I assume whatever score Dorati used was the "official" published score at the time. Without knowing
the history of these cuts, keep in mind that Bernstein was not conductor of the NYP in 1953, so I
wonder why he would be responsible for these cuts except in some collaboration with Copland?
-- Tom Fine
----- Original Message -----
From: "Karl Miller" <[log in to unmask]>
To: <[log in to unmask]>
Sent: Saturday, February 20, 2016 11:00 AM
Subject: Re: [ARSCLIST] A couple of Mercury questions for Tom Fine
The Copland 3rd with Dorati features cuts. I have recordings of 3 performances which feature more
music. Broadcast recordings with George Szell and the New York Philharmonic and Peter Bay and the
Rochester Philharmonic are, I believe, of the version of the score as first prepared for publication
by Copland. An in-house recording with the Boston Symphony and Koussevitzky (now available on
Pristine) features a cut of two measures. You can read about the cuts Koussevitzky made in the
dissertation of Elizabeth Crist.
Perhaps someone on this list might have a copy of Allegro-Royale 1513 which features the Copland 3rd
with the Berlin Symphony conducted by Gerd Rubahn. I have never seen the record and am most
interested in hearing it. I wondered if it might be a pirate of the Dorati.
I believe Boosey (who publishes the work) has now restored the missing measures in its published
version of the score. As I recall, the first edition of the score had just about everything...the
second edition, cuts and now, there is a restored version. How restored it is, I do not know, but
Crist would know.
On the subject of "complete" versions of the best known American Symphonies, there is one concert
performance of the Schuman 3rd with Slatkin and the National Symphony which restores the cuts in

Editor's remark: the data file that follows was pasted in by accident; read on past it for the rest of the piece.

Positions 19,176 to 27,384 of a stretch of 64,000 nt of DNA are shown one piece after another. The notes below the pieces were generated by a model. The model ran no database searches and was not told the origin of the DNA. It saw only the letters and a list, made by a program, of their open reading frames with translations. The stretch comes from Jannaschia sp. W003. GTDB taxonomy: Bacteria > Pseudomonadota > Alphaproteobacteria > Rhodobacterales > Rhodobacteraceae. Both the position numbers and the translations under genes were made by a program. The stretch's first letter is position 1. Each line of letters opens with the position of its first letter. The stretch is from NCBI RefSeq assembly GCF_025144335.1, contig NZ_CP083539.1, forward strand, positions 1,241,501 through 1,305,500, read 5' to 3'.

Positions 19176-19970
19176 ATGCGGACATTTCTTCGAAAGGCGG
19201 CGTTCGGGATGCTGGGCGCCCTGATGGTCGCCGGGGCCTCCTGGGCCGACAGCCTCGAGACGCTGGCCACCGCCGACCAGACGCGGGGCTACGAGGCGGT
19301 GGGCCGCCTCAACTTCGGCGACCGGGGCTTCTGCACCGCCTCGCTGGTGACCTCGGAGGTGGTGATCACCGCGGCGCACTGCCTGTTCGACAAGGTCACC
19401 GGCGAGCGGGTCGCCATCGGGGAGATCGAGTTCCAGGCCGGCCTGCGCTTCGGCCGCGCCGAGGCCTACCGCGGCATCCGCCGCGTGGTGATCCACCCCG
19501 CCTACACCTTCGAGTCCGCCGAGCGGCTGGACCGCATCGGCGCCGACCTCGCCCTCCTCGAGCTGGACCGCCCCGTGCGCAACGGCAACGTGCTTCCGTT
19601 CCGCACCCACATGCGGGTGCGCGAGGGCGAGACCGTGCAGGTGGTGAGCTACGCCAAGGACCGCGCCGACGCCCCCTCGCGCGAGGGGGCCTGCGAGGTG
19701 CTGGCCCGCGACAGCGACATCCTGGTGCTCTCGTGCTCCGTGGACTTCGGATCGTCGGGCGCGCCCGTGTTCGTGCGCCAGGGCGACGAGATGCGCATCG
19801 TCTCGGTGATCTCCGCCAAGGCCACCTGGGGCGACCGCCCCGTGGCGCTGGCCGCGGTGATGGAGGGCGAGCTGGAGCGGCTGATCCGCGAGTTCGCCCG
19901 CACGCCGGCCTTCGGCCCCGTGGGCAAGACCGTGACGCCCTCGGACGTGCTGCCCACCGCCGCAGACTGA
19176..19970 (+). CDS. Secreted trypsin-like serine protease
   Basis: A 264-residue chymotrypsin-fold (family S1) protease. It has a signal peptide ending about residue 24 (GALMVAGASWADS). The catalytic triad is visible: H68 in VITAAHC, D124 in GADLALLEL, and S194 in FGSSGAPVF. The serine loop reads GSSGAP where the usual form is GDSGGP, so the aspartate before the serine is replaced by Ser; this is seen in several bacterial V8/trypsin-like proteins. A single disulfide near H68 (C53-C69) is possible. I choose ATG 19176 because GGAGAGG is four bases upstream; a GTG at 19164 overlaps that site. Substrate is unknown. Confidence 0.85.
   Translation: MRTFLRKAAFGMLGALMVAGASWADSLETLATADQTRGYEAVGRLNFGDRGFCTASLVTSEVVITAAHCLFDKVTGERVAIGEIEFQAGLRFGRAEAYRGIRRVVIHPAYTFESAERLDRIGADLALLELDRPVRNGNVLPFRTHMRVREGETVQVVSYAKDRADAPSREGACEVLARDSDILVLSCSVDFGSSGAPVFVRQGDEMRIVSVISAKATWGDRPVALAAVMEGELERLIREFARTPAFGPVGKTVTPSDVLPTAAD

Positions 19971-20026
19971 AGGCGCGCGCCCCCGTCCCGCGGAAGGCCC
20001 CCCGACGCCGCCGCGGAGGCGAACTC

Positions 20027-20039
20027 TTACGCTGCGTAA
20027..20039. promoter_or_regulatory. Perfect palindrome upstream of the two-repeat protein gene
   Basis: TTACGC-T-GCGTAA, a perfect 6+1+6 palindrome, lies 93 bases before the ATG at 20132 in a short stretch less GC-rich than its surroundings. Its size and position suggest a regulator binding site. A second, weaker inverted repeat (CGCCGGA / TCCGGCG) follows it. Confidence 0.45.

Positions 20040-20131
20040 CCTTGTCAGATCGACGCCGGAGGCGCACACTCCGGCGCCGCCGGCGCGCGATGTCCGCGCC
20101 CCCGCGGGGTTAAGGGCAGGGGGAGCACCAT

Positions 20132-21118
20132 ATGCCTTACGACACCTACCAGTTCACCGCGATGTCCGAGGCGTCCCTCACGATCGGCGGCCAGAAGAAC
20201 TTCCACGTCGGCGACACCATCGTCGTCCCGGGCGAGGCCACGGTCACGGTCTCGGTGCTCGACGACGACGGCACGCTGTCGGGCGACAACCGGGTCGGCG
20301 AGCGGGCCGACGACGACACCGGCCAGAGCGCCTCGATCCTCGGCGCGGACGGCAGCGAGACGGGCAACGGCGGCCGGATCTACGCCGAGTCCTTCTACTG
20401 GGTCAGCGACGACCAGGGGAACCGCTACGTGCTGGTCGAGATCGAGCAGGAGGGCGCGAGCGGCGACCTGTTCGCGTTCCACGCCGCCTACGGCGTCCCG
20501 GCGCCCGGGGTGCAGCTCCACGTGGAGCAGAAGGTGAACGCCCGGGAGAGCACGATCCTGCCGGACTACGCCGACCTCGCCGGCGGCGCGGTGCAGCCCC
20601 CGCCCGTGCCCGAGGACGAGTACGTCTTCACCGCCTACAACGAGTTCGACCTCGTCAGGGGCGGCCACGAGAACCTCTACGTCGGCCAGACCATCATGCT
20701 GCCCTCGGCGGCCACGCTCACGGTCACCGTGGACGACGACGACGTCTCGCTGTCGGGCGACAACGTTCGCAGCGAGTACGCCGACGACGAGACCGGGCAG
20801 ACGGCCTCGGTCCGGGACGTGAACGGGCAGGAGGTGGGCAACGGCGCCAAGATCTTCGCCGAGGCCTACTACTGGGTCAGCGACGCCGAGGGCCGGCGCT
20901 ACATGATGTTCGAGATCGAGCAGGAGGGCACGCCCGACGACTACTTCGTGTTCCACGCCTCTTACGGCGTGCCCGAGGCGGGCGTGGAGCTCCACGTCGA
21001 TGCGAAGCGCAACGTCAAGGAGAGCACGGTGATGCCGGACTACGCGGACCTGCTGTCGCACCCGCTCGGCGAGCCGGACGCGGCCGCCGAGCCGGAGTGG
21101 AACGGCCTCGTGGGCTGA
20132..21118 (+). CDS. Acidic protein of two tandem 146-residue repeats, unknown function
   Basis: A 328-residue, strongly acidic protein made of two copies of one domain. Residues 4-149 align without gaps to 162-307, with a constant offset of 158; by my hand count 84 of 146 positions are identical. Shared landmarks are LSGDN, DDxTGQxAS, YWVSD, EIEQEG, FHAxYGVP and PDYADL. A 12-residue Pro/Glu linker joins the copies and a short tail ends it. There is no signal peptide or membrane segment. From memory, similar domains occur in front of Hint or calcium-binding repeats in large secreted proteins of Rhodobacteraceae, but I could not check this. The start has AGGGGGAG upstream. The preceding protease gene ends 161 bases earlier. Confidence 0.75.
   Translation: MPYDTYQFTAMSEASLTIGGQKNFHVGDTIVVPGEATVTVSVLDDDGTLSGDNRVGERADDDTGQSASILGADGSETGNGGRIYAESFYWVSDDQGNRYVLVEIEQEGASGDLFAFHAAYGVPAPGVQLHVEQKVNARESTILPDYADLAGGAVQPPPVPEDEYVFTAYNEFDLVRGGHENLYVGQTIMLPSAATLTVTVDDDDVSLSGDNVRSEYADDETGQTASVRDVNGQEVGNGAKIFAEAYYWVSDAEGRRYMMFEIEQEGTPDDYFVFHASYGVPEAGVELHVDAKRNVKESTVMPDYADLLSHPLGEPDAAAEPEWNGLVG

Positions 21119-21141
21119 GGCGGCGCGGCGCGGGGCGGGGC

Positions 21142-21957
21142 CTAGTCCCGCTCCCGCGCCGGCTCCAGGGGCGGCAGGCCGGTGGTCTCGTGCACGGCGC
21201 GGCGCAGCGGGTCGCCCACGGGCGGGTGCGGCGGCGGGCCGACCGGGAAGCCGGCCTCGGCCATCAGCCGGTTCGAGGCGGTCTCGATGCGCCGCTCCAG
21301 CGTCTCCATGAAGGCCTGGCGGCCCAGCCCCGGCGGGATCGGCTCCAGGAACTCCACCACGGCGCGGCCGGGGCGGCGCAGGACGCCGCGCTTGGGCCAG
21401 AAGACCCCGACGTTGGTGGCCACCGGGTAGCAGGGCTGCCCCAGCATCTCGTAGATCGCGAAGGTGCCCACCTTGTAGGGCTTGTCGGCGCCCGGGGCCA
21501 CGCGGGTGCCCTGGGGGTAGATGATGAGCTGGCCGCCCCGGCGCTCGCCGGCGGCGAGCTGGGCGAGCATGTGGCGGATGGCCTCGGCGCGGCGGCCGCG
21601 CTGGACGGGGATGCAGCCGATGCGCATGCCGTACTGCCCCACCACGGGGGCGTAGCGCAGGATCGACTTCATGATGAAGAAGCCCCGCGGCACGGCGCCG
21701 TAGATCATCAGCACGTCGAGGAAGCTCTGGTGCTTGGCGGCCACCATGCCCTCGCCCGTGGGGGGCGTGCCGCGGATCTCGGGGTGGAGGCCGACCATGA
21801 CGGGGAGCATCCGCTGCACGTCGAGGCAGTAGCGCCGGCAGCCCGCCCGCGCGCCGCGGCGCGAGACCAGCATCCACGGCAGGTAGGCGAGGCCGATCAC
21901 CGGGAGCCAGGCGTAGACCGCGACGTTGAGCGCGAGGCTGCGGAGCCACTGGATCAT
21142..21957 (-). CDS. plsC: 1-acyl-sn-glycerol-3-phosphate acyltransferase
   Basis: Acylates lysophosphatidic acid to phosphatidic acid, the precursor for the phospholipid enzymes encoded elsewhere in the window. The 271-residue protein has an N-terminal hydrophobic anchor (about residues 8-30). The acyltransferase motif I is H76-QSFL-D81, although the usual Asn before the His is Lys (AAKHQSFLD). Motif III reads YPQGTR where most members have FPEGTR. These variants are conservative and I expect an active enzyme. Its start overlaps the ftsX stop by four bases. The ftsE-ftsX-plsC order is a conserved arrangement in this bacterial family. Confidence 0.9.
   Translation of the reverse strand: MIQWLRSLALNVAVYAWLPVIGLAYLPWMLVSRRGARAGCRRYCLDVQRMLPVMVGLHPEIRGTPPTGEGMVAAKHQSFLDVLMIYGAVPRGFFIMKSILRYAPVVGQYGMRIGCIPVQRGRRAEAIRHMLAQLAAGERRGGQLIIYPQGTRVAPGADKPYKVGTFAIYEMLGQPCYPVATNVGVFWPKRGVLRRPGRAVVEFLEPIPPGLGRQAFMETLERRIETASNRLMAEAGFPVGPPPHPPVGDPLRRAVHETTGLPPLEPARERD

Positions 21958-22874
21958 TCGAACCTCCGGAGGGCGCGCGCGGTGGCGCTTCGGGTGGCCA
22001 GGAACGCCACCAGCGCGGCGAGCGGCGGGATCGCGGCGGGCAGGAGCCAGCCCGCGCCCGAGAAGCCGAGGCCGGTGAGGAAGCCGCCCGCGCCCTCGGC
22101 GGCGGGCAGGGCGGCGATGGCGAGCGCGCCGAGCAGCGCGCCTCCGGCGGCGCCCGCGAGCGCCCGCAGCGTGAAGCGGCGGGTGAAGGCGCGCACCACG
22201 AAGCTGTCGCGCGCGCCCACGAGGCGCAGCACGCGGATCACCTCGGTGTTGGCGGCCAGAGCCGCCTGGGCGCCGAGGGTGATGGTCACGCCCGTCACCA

that work. From my perspective, those cuts should never have been made. The first performance of the
work (with Koussevitzky) was given with cuts. Also, the Harris 3rd is usually done with cuts. These
cuts were done at the suggestion of Charles O'Connell, to facilitate the recording of the work.
Bernstein assisted Harris in the cuts. Harris agreed to the cuts only for the recording, and
preferred that the work be performed as written. The Ormandy recording and the Toscanini broadcasts
are complete. To the best of my knowledge, there is no extant recording of the Harris 3rd with the
Typing this, I am reminded of an opportunity to recommend recordings for the National Recording
Preservation Board Registry. One year I recommended the Koussevitzky performance of the Copland 3rd.
Here we had what is probably the most revered American Symphony conducted by the man who
commissioned it and gave its first performance. It lost out to the likes of Michael Jackson and the
Everly Brothers. I guess there are some things I not supposed to understand.
On Saturday, February 20, 2016 2:43 AM, Eric Nagamine <[log in to unmask]> wrote:
Hopefully Tom can answer a couple of questions..
1. I've been sorting through a deceased friend's collection and I
noticed there were many different colored labels in addition to the normal
Dark Plum or later Red labels. There's the common white label promo, but
I've also found Pink, Green, Yellow and Gold labels in place of the normal
plum or red labels on stereo SR series discs. Some say promo and some don't.
Any significance in this? I know some of the early mono Mercuries have the
Gold Label and I think so does the Civil War sets, but these are not those.
2. Do you know if the Dorati/Minneapolis Copland 3rd in the most
recent Mercury box has the uncut version of the finale? From what I
understand, every recording from the late 50's on use Leonard Bernstein's
cuts from the late 40's, even the 2 Copland led recordings.
Thanks for any light you can shed on this.